Not a Bad Deal
The previous reviewer makes some very good points regarding the quality and versatility of an AT4040 paired with an SM57 (the latter of which you really should have if you've been recording anything. And even if you haven't, then an SM57 is an absolute must-have.)
There are a few microphones that match and/or exceed the quality of an AT4040 at a bit better price point—though this is admittedly purely a matter of opinion because any recording engineer knows that $$$ means zilch when it comes to getting the 'right' sound. It's about 'what sounds right for what you're doing,' not the moolah spent to buy it. Heck, Bono sang into an SM58 on U2's most recent album! Thom Yorke prefers an Electrovoice RE20 dynamic (broadcasting) mic. A far cry from an esoteric $8,000 vintage Neumann U87! So, go with your ear. Always.
I've played some live venues with these same pencil condensers offered by Samson, and I was pleasantly surprised by their sound. Particularly at this price point. And my personal preference for drum overheads when recording is Royer ribbons, Neumann U87s, and lately AKG 414s. So, I know what sounds good. I've used 'em all. Or at least the ones that matter. And the Samsons truly are a decent bang for the buck. I imagine they'd likely do an acoustic guitar justice when miked up as a stereo pair.
The Sennheiser e609 is a very popular microphone for use on electric guitar amps and toms. I've seen Mick Fleetwood use them on his toms and they sounded fantastic. This is a mic that could be thrown into the 'must have' category alongside the SM57 if one plans on miking guitar amps.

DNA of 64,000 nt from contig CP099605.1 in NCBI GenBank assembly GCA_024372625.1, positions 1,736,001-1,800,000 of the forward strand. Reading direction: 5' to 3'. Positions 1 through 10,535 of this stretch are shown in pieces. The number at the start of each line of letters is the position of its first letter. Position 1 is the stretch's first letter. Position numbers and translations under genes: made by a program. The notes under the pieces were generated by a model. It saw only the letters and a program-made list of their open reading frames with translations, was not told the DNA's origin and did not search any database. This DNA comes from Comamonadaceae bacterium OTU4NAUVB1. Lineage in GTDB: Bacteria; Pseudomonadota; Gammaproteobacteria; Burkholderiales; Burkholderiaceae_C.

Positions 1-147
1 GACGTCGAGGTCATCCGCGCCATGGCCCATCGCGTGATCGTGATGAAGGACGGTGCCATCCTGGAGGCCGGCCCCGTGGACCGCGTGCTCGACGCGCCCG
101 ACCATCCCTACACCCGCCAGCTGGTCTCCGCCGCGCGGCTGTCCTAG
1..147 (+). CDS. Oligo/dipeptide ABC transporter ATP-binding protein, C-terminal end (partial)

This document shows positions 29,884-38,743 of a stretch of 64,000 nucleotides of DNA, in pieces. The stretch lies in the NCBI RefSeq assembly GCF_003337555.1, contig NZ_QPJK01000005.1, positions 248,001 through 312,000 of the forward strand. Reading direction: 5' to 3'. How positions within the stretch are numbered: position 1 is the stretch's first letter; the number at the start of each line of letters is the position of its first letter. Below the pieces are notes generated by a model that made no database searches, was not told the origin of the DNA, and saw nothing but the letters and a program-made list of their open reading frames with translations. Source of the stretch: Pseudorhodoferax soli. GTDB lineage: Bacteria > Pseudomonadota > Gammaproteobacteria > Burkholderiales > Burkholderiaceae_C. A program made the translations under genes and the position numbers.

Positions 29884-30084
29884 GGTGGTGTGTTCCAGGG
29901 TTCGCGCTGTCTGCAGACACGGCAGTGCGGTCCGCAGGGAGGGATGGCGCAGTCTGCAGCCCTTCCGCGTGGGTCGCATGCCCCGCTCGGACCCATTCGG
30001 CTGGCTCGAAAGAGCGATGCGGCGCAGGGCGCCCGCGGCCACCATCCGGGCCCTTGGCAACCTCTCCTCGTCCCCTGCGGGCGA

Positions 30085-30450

I've had a little experience with the AT2020 and it's a surprisingly solid and versatile large-diaphragm condenser that's usable for everything from tracking vocals to acoustic guitars, and can even even serve as a nice 'ambience room mic' for adding fullness to a drum kit or, well, really anything.
If you're truly new to microphones it's incredibly easy to get bogged down in the details. If possible, I recommend talking to people whose ear you can trust or, even better, audition the mikes yourself and see what you think. And remember, a great sounding preamp can make any mic sound richer and fuller. I've used some RODE valve microphones combined with my Avalon 737 and Trident channel strips while recording my $6,000 Taylor acoustic guitar, and it trumped a producer/friend's U87 with his esoteric pre.
Overall, if you're truly a beginner, this really is a great starting point. You can't go wrong here. If however you've already amassed even a few mikes, like say an SM57, and a decent large diaphragm condenser, then talking to a Sweetwater representative about how to best expand your mic collection further while saving the most money is my highest recommendation.